Eilat gets jazzed over visiting artists

The Red Sea Festival provides a great opportunity for Israel's own jazz musicians aswell as international.

eilat jazz 224.88 (photo credit: )
eilat jazz 224.88
(photo credit: )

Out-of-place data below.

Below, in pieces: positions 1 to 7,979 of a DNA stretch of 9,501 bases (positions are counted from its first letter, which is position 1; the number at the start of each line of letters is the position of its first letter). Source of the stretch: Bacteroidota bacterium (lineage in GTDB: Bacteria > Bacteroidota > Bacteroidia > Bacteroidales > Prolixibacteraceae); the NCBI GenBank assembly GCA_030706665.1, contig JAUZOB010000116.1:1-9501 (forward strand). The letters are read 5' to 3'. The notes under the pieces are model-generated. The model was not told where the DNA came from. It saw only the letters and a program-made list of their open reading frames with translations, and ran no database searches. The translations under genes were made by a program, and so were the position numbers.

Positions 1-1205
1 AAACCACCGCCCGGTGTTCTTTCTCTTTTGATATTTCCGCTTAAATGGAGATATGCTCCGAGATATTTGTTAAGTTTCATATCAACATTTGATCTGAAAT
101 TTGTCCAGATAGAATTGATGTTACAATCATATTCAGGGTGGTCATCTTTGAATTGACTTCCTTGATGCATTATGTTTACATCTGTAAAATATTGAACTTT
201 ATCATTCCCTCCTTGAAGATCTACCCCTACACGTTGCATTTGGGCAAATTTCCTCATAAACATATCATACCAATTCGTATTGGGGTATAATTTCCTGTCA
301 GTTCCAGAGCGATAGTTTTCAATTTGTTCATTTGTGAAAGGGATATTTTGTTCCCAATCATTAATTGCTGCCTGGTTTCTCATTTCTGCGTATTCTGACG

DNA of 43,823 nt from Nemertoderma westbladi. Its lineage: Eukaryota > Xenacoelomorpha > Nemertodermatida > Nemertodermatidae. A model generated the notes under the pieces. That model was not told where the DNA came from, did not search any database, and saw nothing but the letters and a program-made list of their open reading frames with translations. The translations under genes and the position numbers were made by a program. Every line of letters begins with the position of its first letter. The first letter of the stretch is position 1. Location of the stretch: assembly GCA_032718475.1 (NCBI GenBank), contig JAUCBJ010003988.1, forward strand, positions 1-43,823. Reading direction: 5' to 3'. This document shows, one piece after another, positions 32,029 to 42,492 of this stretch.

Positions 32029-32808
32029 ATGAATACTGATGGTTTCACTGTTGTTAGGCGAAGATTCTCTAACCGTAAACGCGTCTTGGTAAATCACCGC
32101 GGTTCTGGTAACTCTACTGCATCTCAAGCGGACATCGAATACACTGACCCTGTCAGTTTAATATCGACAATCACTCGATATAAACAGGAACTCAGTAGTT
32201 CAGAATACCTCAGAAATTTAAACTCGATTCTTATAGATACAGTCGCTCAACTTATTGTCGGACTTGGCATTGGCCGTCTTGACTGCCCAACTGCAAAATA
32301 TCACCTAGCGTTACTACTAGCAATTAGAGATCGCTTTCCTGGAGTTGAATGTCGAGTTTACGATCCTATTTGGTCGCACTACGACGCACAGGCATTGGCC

Danny Gottfried, the artistic director of Eilat's Red Sea Jazz Festival, is determined to put last year behind him. Despite being the country's biggest, best established jazz event, the festival's 20th edition last summer was, owing to the Second Lebanon War, a somewhat muted affair. Many of the foreign participants opted not to come, making what was supposed to be a celebration only a suggestion of what might have been. A year later, Gottfriend is looking forward to one of the biggest Red Sea Jazz Festivals ever. No fewer than 70 artists from abroad will join more than 100 of their Israeli counterparts in the southern port city Monday to Thursday. One of the highlights of the four-day program will be the three-way Saxophone Summit between Joe Lovano, titan reedman Dave Liebman and Ravi Coltrane, son of John. The junior Coltrane is replacing Michael Brecker, an original member of the sax triumvirate who passed away earlier this year at 57. Steps Ahead, led by vibraphonist Mike Mainieri, who founded the group - originally as just Steps - in 1979, melds jazz with rock and R & B flavors in an ear-pleasing, dance-friendly format. An even more energetic show will be offered by British jazz-soul-funk group Incognito, a 10-piece band founded in 1981 that helped to found the British acid jazz movement. One of the more intriguing acts this year is the Vienna Art Orchestra, which canceled last year. The orchestra is one of Europe's leading big bands and was founded in the late Seventies by Swiss musician Mathias Ruegg. Over the last three decades, the ensemble has pushed the envelope in a number of musical genres, with a repertoire that incorporates a wide range of European classical material by the likes of Erik Satie, Franz Schubert and Richard Wagner and delves into works by jazz pantheon members Duke Ellington, Charles Mingus and Eric Dolphy. Polish trumpeter Tomasz Stanko and his band should also add considerable breadth to the musical tapestry, as should the gypsy-oriented confluence of French guitarist Bireli Lagrene and American-born, Paris-based singer Sara Lazarus. Saxophonist Chris Potter and his band, Underground, will perform a varied program that culls from works by composer Bully Strayhorn to more contemporary pop and rock material by the Beatles and Radiohead. For the 40-something Potter, it's all just music. "I grew up with rock and pop, so that's where I come from," he says. Jazz itself is a musical hybrid, he goes on, and its strength "lies in the fact that it is a cultural mishmash. It can absorb whatever it wants, as long as the spirit is maintained." "I'm not sure," he continues, "where jazz begins and ends, and that's fine, as long as [the sound] is still alive." Potter and Underground will deliver their trademark high-energy program, which is mostly based on the band's latest album, Follow the Red Line. "The name's a sort of an in-joke," Potter says. "It's the direction to the men's bathroom at [legendary New York jazz venue] the Village Vanguard." The Red Sea Festival also provides a great opportunity for Israel's own jazz musicians not only to rub shoulders with their better known foreign colleagues, but also to strut their stuff in front of large audiences. Chief among the Israeli participants are the members of Hagiga, the Fourword quartet and salsa outfit Walakata. One intriguing addition this year is a joint project between Boston's prestigious Berklee College of Music and Tel Aviv's Rimon School of Music. Instructors from both schools will hold workshops throughout the four days of the festival, and the event will close with a concert performed by all the teachers. For more information about the Red Sea Jazz Festival, visit www.redseajazzeilat.com.